PhotoYou may have heard the adage that an apple a day keeps the doctor away, but it turns out that drinking tea every day could be even more beneficial in some respects.

A study from the National University of Singapore’s Yong Loo Lin School of Medicine finds that drinking tea daily could greatly cut the risk of cognitive decline in the elderly. The researchers say the findings are a positive sign due to the beverage’s popularity.

“Tea is one of the most widely consumed beverages in the world. The data from our study suggests that a simple and inexpensive lifestyle measure such as daily tea drinking can reduce a person's risk of developing neurocognitive disorders in late life," said assistant professor Lei Feng.

Reducing risk of cognitive decline

The study examined 957 Chinese seniors aged 55 and older and found that drinking tea regularly cut the risk of cognitive decline by 50%. However, those who carried the APOE e4 gene – which genetically predisposes individuals to cognitive conditions like Alzheimer’s – had their risk reduced by 86%.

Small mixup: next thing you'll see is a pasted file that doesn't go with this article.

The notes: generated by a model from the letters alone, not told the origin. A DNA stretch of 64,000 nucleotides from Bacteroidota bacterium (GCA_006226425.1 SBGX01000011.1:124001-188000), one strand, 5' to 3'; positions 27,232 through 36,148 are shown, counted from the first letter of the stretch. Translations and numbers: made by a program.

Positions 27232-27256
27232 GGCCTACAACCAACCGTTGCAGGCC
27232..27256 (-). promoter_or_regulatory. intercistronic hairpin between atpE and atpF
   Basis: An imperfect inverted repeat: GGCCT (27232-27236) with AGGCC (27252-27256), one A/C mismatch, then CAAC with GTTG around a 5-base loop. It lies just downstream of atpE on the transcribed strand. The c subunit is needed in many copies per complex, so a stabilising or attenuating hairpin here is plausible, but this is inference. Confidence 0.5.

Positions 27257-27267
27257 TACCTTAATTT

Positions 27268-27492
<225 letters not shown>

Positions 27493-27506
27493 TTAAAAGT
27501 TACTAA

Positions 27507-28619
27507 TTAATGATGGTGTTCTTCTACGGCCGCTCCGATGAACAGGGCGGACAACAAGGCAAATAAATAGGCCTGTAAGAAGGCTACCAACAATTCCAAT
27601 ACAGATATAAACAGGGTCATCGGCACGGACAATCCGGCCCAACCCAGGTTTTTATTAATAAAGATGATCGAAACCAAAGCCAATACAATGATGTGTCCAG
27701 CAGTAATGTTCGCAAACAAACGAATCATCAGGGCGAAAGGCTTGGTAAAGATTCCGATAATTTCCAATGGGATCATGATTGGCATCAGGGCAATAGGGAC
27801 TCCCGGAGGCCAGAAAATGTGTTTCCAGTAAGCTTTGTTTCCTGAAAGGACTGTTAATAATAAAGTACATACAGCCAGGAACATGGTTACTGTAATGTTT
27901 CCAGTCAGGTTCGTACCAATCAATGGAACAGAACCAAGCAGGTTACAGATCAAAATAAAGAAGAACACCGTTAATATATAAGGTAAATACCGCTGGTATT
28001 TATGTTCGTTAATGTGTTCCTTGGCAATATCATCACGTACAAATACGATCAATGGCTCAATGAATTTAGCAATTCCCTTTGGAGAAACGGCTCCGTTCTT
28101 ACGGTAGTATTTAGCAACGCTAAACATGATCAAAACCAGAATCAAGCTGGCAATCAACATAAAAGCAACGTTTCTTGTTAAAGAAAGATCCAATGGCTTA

The researchers believe the positive effects of tea drinking are derived from some of its bioactive, natural ingredients, such as catechins, theaflavins, thearubigins, and L-theanine. Feng points out that these compounds are known to reduce inflammation in the body and protect the brain from vascular damage and neurodegeneration.

Additionally, the researchers say the type of tea does not matter when it comes to these benefits, as long as the leaves are brewed from tea leaves such as green, black, or oolong tea.

Improving prevention strategies

While the findings focus specifically on Chinese seniors, the researchers believe that the results could apply to other races as well. This is an important point, they say, because of how pervasive cognitive diseases have become and how difficult they are to treat.

“Our findings have important implications for dementia prevention. Despite high quality drug trials, effective pharmacological therapy for neurocognitive disorders such as dementia remains elusive and current prevention strategies are far from satisfactory,” said Feng. “Our understanding of the detailed biological mechanisms is still very limited so we do need more research to find out definitive answers.”

The full study has been published in the Journal of Nutrition, Health & Aging.


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